Tips and Tricks

Weekly Roundup: November 9

November 09, 2012
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In this week's roundup: Tons of writing tips, creating your web presence, careers after graduation.

Grad Student Life

  • Chronicle of Higher Education: Creating Your Web Presence: A Primer for Academics
    "Chances are, however, that if you’re reading ProfHacker, you understand that being visible on the Internet can benefit your scholarship, pedagogy, and even service. And if you’re going on the job market soon, you can reasonably assume that the search committees will put your name into Google (or Bing?) to see what they can learn about you."
  • Carleton Now: Twitter in the Tower
    "As a communications professor who is trained as a sociologist, I spend a lot of time playing with digital media, experimenting with and thinking critically about how technology affects intellectual labour, the delivery of education, and social relations among faculty, administrative staff and students."
  • PhD Talk: The Creative Process: The Creative Habit
    "In this post, we focus on a long-term way to find more creative solutions to research questions."
  • Chronicle of Higher Education: One Sentence Mentoring
    "The appeal of this approach to mentoring is that it forces one to prioritize: If I could tell you only one thing about each topic, what is that one most important thing?"
  • Thesis Whisperer: Should you quit your PhD?
    "If you are doing the PhD for the “wrong” reasons and you aren’t enjoying it or getting much out of it, then it’s time to let go."


Writing and Research

  • Inside Higher Ed: The Costs of Perfectionism
    "As a recovering perfectionist, my heart goes out to people who are in a state of self-inflicted misery. Because I’ve been able to help many people to the other side on an individual basis, I thought I would share the process with you."
  • Inside Higher Ed: 30 Writing Tips
    "A friend just sent me an e-mail asking for writing tips. Her question is a common one -- I get this question every month from one of my doctoral students, one of my former students, or someone outside of the university where I teach."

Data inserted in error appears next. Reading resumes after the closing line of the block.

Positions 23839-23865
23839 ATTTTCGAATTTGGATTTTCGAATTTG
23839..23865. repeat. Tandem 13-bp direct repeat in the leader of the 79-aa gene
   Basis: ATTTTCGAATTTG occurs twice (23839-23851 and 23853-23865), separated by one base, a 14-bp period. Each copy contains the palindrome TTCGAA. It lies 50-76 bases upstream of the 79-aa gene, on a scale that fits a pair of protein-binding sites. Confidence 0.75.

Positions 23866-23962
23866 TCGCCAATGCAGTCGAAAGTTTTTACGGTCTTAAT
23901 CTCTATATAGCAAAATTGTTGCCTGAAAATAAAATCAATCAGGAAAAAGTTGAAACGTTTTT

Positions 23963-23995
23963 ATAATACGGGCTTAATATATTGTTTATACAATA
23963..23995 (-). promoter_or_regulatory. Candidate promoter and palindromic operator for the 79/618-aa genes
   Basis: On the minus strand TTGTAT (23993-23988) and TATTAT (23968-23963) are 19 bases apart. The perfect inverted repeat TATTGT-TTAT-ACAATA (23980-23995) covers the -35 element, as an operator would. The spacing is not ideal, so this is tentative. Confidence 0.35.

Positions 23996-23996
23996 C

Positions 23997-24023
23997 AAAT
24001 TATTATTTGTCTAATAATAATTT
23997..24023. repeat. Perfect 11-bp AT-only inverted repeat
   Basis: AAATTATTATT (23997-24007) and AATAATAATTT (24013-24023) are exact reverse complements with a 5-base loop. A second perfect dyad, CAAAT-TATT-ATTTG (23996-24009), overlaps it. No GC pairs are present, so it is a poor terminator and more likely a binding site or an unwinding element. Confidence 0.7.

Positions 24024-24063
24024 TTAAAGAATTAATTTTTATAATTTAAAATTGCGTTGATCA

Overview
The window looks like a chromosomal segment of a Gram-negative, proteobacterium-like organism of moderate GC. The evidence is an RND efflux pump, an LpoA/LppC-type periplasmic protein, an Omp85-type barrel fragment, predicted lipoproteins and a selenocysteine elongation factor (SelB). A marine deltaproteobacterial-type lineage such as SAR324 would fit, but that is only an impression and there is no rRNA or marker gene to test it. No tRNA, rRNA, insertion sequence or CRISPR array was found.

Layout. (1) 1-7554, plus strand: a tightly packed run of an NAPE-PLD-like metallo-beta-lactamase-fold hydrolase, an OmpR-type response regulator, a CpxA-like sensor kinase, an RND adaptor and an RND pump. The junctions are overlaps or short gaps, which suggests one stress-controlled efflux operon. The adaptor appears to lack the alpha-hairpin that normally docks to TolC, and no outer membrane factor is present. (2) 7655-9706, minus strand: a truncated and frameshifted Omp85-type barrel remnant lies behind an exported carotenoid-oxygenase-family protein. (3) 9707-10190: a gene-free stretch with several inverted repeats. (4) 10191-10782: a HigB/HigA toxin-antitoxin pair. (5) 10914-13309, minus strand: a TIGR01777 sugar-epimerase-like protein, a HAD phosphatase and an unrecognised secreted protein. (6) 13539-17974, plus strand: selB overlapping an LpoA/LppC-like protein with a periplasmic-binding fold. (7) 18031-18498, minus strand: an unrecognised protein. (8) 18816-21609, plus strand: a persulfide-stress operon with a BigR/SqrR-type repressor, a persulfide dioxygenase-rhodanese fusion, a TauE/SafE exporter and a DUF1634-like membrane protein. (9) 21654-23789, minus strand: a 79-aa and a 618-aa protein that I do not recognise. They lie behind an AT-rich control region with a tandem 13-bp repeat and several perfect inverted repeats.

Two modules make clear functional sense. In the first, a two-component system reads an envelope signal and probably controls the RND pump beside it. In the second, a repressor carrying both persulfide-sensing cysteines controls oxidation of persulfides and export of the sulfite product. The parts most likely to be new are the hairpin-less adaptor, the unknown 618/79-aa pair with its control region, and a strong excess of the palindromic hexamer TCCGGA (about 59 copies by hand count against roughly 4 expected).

• PhD2Published: Successful Academic Writers Make Writing Social
    "Academics in the humanities persist in believing that texts spring fully formed from the mind of the writer. In the sciences, this myth is not so prevalent since most science articles are the result of a team of researchers who publish as coauthors."
  • PhD2Published: Understanding Feelings About Writing
    "The leading researcher on academic writers found that most academics were more willing to talk about even their most personal problems, including sexual dysfunction, than about problems with writing."
  • PhD2Published: Fifty Shades of Grey Matter or How I Learned To Read Again
    "I recently came to the shocking conclusion that I can’t read or rather have forgotten how to read. This alarming realisation has been a moment of anagnorisis in what has otherwise been a wonderfully restful sabbatical term of conferences and writing. I am not suggesting, of course, that I cannot comprehend sentences (although there are certainly some mornings when this would be true) but rather I have lost the art of sitting with a book and really engaging with it. I am an accomplished skim reader and a consummate finder of useful quotes, but I am not a reader."
  • Chat with Rellypops: Why I participate in AcWriMo (Academic Writing Month)